Got beef cattle? Pennsylvania beef producers will soon be asked to do their part in reducing nutrients finding their way to the Chesapeake Bay. Feed management practices can effectively reduce manure volume and nutrient content – and related costs.
Precision feeding is a significant factor of growing importance in the Bay clean up, says Virginia Ishler, Penn State Extension dairy nutrient management specialist. The Chesapeake Bay Commission estimates that nitrogen and phosphorus losses in manure can be reduced up to 50%.
Ration changes developed for the precision dairy feed management program seem to confirm it. That's why Penn State Extension educators are taking the next step – to help beef nutritionists and producers refine the art of feed management for feedlot and pasture operations.
Preparations are already ramping up, beginning with a June 21 workshop. Eight to 10 beef farms in the state already are developing feed management plans, notes Ishler.
At this point, plan development under the Natural Resources Conservation Service is voluntary. Poultry and swine programs are under consideration. Sooner or later, more than CAFO-sized operations will be affected.
"A lot depends on the watershed implementation plans that get finalized," explains Ishler. "Eventually [no one knows when], feed management will be a mandatory part of a certified nutrient management plan."
Due to rising feed costs, producer interest has exploded this year. "Certified nutritionists are bringing ration protein and phosphorus closer to requirements," points out the nutritionist. "That has to help on feed costs.
"We still have to wait to see how it affects performance. But we know many people are already doing this with positive results."
Details on the feed management workshop
The first Beef Feed Management Certification Workshop to certify animal nutritionists is set for June 21. The Keystone State will be the first in the country to have certified beef feed management plans, notes Ishler.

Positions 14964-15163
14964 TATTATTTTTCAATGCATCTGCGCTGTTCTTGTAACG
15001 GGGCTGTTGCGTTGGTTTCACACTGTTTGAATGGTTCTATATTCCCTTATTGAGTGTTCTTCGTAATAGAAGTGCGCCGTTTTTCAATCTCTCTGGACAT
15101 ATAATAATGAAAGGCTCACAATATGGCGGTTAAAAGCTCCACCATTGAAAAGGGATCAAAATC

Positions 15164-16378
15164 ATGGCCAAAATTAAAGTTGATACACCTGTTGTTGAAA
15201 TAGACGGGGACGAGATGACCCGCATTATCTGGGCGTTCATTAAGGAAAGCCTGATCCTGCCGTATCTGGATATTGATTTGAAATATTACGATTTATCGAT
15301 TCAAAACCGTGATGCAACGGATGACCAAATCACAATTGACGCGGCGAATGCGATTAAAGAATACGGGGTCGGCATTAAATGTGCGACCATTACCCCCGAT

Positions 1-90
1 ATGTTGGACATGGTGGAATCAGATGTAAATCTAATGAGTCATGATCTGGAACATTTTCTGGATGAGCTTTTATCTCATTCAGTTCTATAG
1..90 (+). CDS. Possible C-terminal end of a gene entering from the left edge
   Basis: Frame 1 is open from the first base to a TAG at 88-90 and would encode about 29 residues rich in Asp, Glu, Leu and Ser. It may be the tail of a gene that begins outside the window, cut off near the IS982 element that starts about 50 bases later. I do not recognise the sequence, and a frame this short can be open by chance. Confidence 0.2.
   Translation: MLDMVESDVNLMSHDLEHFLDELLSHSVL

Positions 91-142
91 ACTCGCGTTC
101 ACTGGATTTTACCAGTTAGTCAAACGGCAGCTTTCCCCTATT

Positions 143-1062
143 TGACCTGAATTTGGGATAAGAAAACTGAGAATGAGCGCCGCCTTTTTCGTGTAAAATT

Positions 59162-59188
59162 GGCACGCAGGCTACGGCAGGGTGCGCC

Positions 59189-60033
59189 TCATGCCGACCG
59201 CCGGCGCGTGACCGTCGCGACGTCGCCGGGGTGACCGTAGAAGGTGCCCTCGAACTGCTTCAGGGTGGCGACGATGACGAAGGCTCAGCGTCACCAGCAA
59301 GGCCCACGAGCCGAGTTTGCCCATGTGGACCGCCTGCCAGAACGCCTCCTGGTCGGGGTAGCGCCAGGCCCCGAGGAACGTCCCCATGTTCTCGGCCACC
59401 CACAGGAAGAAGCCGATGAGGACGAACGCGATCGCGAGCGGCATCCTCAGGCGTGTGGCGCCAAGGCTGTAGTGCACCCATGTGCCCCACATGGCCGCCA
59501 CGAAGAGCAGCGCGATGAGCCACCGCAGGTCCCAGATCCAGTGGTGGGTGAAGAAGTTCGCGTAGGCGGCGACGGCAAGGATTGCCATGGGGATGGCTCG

Incentive payments for developing beef feed management plans are available through NRCS's Environmental Quality Incentive Payment (EQIP) or Chesapeake Bay Watershed Initiative (CBWI) programs. Local NRCS offices have the details.
"With the explosion of feed-management contracts this year, a number of beef operations have already signed up," she adds. "We worked with the American Registry of Professional Animal Scientists to complete the exam questions."
The workshop, to be held at the Masonic Village Farm, 1 Masonic Drive, Elizabethtown, Pa., runs from 8 a.m. to 2 p.m. It's open to beef producers and ag professionals, including NRCS plan writers and anyone who has taken the ARPAS exam.
The program leads off with important ration formulation information aimed at feed analysis and reducing N and P content in manure. Then attendees will tour the Masonic Village's beef farm and Nissley Brothers' beef operation. The beef ARPAS exam will close out the session after lunch.
Interested attendees are urged to register before June 14. There's a $30 registration fee. For details and registration info, go to http://www.das.psu.edu/dairy-alliance/nm/beef-feed-management-certification-workshop. Contact Ishler at (814) 863-3912 or email her at firstname.lastname@example.org.